- Instead, step over and stand right next to that customer, shoulder to shoulder. Face what they’re facing. Now all those impressive and scary special effects—which, again, are not about you to begin with—are aimed out into space, away from you. You’re by your customer’s side, able to see what’s happening, but out of harm’s way.
The sometimes intensely challenging consumer engagement that involves anger can lead to loyal customers.
Creative ways to engage with your customers
What are your customers’ challenges? First, find out. Then make solutions around those things. Actually solving for an actual customer need is the cornerstone of any engagement strategy, says Nicole manager, community engagement, at Zendesk. “If you're not offering what they actually need and you're not actually bringing them value that is timely and relevant and easy to digest,” she says, “no amount of swag, contests, bells and whistles, or emails are going to get people to participate in the thing that you're trying to get them to participate in.”
Effective customer engagement strategies can be fun
However, that doesn't mean you can't have fun—with or without bells and whistles—if you're actually being strategic. Small, custom gestures can resonate deeply with customers. In the ongoing Covid crisis, bookstores have closed the doors, but many are still selling online. McNally Jackson Books in New York City has used Instagram stories to invite customer questions—swipe up to ask for a book recommendations. The staff then curates a selection of suggestions based on the customer's question and publishes the results in a fun, colorful Instagram story. Some authors have pledged to send personal thank-you notes when a customer patronizes an independent bookstore; author Alisa Kennedy Jones said she'd include a pie recipe to go with a related chapter of her book.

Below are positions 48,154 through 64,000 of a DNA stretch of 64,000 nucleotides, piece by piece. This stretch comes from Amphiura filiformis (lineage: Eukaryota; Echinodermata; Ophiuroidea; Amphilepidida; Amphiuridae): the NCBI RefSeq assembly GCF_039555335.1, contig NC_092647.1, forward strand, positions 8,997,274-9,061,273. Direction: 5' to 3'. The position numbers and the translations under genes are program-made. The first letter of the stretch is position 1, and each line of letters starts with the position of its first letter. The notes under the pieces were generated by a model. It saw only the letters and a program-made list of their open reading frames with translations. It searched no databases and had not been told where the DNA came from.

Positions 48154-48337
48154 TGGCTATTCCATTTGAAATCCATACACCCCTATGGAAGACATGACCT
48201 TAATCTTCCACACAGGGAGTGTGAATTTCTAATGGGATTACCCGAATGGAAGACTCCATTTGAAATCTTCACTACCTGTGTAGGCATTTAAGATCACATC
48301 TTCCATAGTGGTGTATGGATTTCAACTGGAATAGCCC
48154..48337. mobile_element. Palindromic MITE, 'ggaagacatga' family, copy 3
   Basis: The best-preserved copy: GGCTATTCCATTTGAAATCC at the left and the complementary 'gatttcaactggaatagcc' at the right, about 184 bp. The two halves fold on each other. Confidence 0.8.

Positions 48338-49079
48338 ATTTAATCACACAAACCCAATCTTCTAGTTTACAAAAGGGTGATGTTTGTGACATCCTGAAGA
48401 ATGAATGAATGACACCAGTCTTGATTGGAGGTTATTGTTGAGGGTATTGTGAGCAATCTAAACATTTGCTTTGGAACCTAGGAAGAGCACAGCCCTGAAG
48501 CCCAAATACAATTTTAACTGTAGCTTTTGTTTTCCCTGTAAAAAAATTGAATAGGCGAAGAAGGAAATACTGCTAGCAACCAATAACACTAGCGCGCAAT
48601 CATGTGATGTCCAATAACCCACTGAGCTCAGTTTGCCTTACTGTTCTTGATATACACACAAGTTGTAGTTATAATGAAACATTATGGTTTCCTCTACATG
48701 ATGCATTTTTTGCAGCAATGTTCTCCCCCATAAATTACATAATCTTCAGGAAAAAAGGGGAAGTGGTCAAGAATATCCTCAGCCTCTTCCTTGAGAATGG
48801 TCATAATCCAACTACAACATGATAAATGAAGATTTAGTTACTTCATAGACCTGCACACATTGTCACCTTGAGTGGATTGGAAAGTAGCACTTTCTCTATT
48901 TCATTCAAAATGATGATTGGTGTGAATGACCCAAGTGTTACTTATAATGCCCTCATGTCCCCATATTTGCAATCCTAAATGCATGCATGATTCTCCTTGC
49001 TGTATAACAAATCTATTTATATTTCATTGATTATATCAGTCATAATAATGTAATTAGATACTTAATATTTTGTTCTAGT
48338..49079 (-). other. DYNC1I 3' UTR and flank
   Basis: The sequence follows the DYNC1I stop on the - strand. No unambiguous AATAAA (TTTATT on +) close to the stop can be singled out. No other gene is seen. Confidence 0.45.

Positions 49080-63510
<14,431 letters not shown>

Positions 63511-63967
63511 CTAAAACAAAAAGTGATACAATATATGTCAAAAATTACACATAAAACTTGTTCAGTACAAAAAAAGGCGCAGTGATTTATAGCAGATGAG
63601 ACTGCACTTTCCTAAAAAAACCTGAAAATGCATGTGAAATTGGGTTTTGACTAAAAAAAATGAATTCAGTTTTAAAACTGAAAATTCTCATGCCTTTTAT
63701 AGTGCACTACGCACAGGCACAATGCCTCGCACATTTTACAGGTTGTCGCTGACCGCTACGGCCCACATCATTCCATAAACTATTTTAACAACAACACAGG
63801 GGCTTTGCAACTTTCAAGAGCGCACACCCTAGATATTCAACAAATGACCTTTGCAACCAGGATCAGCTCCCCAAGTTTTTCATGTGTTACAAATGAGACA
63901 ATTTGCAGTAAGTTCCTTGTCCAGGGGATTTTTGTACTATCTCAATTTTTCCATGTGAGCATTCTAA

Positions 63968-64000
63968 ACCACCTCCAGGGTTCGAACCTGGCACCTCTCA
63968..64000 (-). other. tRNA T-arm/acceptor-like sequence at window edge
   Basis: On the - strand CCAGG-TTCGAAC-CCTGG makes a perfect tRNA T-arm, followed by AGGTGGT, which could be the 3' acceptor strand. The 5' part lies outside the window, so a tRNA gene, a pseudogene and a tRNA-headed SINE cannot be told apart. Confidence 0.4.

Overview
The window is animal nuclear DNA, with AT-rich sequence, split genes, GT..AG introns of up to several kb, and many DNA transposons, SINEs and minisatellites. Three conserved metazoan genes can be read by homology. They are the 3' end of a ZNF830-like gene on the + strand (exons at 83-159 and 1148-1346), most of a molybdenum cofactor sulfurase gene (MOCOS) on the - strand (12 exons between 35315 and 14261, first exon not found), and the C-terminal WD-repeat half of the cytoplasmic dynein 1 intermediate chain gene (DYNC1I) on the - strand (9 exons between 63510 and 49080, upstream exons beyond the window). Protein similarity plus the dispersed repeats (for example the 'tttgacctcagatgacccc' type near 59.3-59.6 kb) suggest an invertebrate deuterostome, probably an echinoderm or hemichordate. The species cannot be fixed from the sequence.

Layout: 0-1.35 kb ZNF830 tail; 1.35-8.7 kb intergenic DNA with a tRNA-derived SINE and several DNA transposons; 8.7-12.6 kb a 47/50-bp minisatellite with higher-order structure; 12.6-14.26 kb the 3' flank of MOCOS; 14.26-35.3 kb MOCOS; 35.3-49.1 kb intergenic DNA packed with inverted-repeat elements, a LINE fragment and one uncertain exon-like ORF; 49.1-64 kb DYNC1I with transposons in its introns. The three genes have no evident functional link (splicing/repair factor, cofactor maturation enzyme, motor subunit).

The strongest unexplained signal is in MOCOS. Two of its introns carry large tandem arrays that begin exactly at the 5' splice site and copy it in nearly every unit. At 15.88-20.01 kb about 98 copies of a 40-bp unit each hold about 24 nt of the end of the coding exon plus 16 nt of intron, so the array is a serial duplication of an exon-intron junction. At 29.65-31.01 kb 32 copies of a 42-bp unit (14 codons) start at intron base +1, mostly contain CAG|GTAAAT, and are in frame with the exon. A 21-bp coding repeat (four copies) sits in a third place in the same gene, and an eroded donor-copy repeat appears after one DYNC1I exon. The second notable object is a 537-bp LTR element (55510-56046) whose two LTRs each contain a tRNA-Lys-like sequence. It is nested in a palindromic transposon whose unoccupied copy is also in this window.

Effective customer engagement strategies should align with expectations
We can also look to hotels for ideas for how to creatively bolster the brand and foster loyal customers. It’s OK to stick to the basics if what your customers want and expect is simple consistency: Ray Wang of Constellation Research told us in an interview that he is sometimes loyal to a brand “when I consistently know what to expect, whether that’s getting a key and some privacy at the Fairfield Inn or the more personal touch of that glass of wine at the higher-end Westin." If your business is more oriented to luxury, touches that embody your brand, like chocolate in the room, are a smart way to engage.
Communities and how to establish creative engagement strategies
In a community, you’re encouraging customers to help each other. But you can’t just throw your customers into a digital room and say, “OK, talk!” Or, for that matter, set a goal for the community and push your customers to hew to it if they have ideas of their own. As always, listen. “If you follow your customers and see that they aren't asking that many questions but they really want to share ideas with each other," says Saunders, you can align your community strategy with that. Saunders suggests: First, determine what your users need and want. Interview them, do focus groups, and run through a few pilot ideas. When you’re clear on how you can serve clear customer needs, you’ll be set up to design a sound strategy. "It doesn't come from the business goals. It comes from the user needs," Saunders says. It can later be appropriate to have brand advocates in the mix.